Doctors hear this often, “Which COVID-19 vaccine is best?” The truth is there really is not a vaccine that is better or worse than the others, but there are some minor differences.
Even so, most will not have a choice between different vaccines because most locations only have one type available.
“There are some differences between the types of COVID-19 vaccines currently available,” said Meranda Eggebrecht, nurse and clinical quality nurse specialist with Marshfield Clinic Health System. “However, we would recommend any of these vaccines to anyone that walked through our doors.”
Below is a recap of the differences and similarities of the vaccines and a resource to help you compare them.
Protection against hospitalization and death
Research has shown each COVID-19 vaccine provides 100% protection from hospitalization or death. This is the most important measure for a vaccine.
“The vaccines were developed to reduce the number of people that died from the virus,” Eggebrecht said. “It is exciting to see that all three vaccines do this at a high level.”
You may have seen that the Janssen (Johnson & Johnson) COVID-19 vaccine has a 66% efficacy against symptomatic COVID-19, while Pfizer-BioNTech has a 95% efficacy and Moderna a 94% efficacy. While this may seem like a big deal, you should not compare these results to one another. Researchers conducted the clinical trials for each vaccine:
- During different time periods;
- With different groups of people; and
- With variant COVID-19 viruses present for only some trials.
Independent experts on the Centers for Disease Control and Prevention’s Advisory Committee on Immunization Practices believe the level of protection the vaccines provide does not represent an important difference between the vaccines.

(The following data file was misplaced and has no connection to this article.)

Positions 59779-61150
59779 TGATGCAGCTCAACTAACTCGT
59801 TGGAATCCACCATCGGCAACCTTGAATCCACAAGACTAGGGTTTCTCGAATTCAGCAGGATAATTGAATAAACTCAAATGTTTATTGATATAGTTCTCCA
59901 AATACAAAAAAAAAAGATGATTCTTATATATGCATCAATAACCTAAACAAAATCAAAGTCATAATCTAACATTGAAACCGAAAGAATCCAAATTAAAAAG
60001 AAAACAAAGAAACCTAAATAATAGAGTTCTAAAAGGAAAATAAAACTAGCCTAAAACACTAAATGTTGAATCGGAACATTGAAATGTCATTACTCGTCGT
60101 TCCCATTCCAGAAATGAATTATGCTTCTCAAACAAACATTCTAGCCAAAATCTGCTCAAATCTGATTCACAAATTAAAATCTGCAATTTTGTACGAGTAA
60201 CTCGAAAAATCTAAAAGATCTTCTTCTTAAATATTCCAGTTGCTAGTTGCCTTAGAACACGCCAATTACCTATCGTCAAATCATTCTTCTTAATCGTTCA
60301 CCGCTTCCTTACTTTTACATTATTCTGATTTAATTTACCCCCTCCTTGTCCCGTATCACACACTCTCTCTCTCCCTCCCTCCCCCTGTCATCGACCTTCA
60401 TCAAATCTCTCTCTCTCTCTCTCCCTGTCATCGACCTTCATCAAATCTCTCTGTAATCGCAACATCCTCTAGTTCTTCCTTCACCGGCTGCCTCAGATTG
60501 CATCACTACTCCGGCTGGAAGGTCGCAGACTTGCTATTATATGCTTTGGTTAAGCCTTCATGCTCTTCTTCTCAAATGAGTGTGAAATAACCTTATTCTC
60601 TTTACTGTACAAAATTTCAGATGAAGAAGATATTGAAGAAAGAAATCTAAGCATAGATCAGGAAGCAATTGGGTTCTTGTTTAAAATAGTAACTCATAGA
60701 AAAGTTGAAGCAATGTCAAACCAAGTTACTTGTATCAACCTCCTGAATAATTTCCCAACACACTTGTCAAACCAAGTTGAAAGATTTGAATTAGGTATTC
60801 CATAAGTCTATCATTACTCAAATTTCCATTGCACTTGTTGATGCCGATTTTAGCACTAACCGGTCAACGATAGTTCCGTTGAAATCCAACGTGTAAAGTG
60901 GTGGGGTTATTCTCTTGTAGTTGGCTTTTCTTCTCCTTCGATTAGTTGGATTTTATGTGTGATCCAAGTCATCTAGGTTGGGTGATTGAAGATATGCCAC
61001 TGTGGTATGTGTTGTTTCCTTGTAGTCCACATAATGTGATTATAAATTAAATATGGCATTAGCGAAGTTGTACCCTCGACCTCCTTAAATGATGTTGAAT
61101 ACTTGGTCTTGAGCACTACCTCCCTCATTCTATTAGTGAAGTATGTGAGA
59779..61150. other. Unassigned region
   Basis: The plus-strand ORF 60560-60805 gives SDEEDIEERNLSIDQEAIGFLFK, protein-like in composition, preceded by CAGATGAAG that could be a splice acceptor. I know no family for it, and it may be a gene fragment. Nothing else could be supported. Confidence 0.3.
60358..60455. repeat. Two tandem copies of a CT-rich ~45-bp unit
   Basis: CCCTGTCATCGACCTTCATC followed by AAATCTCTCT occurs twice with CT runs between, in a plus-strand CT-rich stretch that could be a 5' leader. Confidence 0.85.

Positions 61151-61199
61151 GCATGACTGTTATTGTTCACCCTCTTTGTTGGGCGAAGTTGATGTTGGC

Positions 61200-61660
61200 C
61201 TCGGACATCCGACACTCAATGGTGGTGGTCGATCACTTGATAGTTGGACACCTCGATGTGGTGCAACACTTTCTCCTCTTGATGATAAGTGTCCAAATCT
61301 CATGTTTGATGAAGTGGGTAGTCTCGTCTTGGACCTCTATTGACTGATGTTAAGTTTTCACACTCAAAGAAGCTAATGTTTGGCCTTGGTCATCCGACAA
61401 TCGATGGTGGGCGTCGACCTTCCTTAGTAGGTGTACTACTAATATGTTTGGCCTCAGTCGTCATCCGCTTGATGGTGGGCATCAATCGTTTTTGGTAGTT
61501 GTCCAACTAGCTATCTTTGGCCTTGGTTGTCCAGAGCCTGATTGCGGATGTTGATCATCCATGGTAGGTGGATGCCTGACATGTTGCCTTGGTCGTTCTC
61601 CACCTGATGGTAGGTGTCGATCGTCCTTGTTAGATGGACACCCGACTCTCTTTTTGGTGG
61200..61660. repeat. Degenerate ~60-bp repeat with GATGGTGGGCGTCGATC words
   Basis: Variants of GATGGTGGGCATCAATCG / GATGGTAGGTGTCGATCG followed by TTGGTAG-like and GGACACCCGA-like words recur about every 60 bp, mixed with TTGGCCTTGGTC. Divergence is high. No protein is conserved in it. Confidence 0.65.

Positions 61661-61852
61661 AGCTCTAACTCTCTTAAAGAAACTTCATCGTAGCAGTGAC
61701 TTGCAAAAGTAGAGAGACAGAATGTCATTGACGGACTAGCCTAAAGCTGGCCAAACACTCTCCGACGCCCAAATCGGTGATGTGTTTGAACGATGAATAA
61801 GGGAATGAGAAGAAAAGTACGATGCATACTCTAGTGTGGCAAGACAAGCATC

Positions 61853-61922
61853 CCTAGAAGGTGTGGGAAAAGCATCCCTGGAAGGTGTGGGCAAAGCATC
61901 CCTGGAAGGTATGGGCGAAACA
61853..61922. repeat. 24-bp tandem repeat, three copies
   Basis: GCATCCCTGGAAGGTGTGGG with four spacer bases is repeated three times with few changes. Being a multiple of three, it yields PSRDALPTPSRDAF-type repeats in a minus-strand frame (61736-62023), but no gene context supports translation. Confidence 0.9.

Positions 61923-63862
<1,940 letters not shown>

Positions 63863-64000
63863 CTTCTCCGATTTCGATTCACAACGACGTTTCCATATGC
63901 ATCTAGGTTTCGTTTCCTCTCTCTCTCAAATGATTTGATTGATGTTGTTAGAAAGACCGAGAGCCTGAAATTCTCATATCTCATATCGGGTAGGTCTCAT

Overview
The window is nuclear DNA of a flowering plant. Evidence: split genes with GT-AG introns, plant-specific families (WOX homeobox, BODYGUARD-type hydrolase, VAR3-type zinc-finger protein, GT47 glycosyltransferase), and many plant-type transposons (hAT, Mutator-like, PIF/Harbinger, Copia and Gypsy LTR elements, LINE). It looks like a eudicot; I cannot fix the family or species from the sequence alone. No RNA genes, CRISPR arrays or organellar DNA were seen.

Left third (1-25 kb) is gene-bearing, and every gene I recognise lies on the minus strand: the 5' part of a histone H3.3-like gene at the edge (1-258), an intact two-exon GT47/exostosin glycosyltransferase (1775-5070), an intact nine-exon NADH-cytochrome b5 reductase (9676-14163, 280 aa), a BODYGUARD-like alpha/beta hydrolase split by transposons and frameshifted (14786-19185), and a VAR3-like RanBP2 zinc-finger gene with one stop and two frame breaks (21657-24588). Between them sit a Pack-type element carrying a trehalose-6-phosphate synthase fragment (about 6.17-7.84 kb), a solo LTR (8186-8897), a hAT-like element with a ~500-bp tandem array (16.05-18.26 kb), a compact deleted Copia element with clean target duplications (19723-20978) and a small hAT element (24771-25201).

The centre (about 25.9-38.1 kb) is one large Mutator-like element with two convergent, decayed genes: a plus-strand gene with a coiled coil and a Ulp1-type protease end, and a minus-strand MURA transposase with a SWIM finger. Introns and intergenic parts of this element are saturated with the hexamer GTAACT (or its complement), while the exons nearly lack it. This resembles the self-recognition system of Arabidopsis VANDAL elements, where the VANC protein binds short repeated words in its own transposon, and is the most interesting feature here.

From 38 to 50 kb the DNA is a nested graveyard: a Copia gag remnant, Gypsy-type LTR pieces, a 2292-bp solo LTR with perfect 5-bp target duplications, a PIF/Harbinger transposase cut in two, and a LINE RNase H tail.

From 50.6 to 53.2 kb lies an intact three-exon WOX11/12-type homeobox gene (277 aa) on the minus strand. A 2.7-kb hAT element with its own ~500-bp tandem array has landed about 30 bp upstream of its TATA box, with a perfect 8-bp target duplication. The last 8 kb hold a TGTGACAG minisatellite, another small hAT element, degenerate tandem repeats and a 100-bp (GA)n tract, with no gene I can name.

COVID-19 vaccine differences on doses
The Janssen (Johnson & Johnson) COVID-19 vaccine is given as a single dose, while both the Moderna and Pfizer-BioNTech vaccines are given in two doses.
You should receive the Moderna COVID-19 vaccine four weeks (28 days) apart and the Pfizer-BioNTech vaccine three weeks (21 days) apart.
All COVID-19 vaccines are safe
Over 300 million vaccine doses have been safely administered in the US with only rare vaccine-related health effects. The benefits of vaccination greatly outweigh the risks.
Common side effects from the vaccines include pain at the injection site, fatigue, headache, chills and muscle aches. These side effects are mild to moderate in most people and typically resolve after 1-2 days. These side effects occur because the immune system is responding normally to the vaccine.
- The U.S. Food and Drug Administration (FDA) added a warning about rare cases of myocarditis (heart inflammation) in adolescents and young adults after receiving an mRNA vaccine by Pfizer or Moderna. The rate of diagnosed myocarditis/pericarditis after the second dose of mRNA vaccine is about 13 cases per million doses for people 12 to 39 years old. This is higher than expected by chance, but the absolute risk is very low.
- CDC and FDA are monitoring reports of Guillain-Barré Syndrome (GBS) in people who have received the Janssen (Johnson & Johnson) COVID-19 Vaccine. GBS is a rare disorder where the body’s immune system damages nerve cells, causing muscle weakness and sometimes paralysis. Most people fully recover from GBS, but some have permanent nerve damage.
Independent experts recommend each vaccine
Independent experts on the CDC’s Advisory Committee on Immunization Practices reviewed and recommended each vaccine. The independent experts did this in an open and thorough way so everyone could review the same information. If you would like to review that same information, go here.
These experts, along with thousands of other doctors, epidemiologists and other experts from around the world, believe you should take any COVID-19 vaccine that is available when it is your turn to be vaccinated.
To see if you are eligible for the COVID-19 vaccine in Wisconsin, go to marshfieldclinic.org/CovidVaccine.